Burkina Faso disputes paying the Wagner group in Russia using mine rights.
The president of Ghana said that Burkina Faso had employed Wagner mercenaries from Russia to assist in fighting armed groups.
The president of Ghana claimed that Burkina Faso's northern neighbor had paid Russian mercenaries by granting them access to a mine, but the country's minister of mines has refuted this claim.
Following a meeting with civil society organizations worried about the claims, Minister of Mines Simon Pierre Boussim stated to reporters on Tuesday, "We have not awarded any permit to a Russian enterprise in southern Burkina."
When he claimed last week that Burkina Faso had hired mercenaries from Russia's Wagner organization to aid it in combating armed non-state actors, Ghanaian President Nana Akufo-Addo sparked outrage.
During a press conference with US Secretary of State Antony Blinken, Akufo-Addo stated, "I believe a mine in southern Burkina has been allotted to them as a sort of recompense for their services."
The government of Burkina Faso has not formally confirmed or refuted the claim that it has reached a deal with Wagner, but it did call the ambassador of Ghana to a meeting on Friday to clarify the president's comments.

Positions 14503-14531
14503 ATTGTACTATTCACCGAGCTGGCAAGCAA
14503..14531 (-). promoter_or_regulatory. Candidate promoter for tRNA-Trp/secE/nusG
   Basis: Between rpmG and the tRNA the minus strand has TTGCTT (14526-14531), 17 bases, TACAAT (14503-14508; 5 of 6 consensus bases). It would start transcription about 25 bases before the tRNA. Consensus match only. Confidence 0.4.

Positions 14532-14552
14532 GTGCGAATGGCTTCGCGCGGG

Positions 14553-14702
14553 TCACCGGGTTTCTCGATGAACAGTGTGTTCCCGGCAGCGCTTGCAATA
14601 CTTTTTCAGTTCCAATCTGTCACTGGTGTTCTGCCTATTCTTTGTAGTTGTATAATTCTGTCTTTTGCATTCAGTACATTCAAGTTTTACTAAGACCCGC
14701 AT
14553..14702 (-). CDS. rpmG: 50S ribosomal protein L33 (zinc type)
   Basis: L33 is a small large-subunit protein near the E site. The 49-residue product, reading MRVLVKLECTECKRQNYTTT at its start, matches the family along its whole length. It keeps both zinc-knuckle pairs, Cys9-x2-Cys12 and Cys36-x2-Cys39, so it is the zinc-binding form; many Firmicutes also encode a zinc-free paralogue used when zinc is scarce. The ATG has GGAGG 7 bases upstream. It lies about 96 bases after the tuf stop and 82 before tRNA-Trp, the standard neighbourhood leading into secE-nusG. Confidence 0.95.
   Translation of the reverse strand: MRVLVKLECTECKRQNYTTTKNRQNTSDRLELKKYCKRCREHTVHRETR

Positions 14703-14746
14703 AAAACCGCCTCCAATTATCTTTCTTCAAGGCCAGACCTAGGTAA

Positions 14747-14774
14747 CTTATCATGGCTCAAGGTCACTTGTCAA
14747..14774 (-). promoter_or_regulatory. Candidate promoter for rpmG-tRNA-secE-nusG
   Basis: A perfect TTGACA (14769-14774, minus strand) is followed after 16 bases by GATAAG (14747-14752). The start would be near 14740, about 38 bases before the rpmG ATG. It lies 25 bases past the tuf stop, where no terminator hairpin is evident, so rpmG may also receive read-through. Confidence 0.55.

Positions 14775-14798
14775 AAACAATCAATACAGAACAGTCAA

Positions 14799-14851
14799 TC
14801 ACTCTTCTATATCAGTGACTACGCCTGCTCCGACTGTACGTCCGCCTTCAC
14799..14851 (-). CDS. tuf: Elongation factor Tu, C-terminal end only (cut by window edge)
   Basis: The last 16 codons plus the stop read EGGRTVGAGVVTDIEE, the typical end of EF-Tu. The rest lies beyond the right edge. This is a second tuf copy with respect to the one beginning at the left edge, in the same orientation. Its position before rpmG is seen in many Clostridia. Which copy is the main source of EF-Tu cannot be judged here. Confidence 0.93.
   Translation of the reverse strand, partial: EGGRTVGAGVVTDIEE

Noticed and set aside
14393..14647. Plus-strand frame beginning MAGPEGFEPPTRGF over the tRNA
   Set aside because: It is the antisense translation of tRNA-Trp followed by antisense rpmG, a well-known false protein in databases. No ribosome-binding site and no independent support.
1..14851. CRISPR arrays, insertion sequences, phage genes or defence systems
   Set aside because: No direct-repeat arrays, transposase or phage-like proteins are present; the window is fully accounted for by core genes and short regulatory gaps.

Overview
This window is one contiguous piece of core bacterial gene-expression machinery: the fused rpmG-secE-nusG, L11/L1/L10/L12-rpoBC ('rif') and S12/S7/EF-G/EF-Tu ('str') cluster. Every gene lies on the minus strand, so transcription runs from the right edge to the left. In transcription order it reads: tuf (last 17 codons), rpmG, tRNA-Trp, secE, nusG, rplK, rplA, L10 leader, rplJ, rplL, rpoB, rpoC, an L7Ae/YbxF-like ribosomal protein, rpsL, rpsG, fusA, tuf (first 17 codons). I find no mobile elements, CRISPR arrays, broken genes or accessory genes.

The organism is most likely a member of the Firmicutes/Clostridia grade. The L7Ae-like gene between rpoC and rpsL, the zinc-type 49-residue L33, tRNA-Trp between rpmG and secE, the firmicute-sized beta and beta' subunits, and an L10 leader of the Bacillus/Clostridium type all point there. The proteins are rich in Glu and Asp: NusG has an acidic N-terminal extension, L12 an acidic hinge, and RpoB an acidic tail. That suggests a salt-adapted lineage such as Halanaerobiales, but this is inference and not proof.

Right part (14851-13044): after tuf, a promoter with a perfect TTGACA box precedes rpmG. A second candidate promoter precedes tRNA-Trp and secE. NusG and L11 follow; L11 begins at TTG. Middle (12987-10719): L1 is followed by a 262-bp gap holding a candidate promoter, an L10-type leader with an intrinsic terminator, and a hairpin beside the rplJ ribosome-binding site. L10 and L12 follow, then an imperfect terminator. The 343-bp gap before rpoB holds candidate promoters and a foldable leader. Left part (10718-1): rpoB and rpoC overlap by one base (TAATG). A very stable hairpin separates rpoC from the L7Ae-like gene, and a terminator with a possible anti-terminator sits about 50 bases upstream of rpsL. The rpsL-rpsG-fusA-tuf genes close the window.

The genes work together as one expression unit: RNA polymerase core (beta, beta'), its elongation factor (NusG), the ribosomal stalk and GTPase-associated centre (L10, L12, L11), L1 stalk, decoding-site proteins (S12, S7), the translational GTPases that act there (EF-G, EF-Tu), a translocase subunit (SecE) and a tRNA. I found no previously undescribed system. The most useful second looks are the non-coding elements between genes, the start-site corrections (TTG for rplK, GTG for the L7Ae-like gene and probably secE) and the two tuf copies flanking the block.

“We made a list of all the exploitation or research permits for large industrial mines in the south, so they can see clearly that there is no hidden site,” Boussim said.
According to Boussim, the Burkinabe government recently granted Russian corporation Nordgold a new exploration permit for a gold mine in Yimiougou, in the centre-north area. However, the company has been operating in Burkina Faso for more than ten years.
Mali, a neighbor of Burkina Faso, engaged Wagner last year to aid in its war against armed groups in the Sahel. Western nations like France and the United States are concerned about the group's potential expansion into Africa because they claim it violates human rights and exploits natural resources in the nations where it operates.
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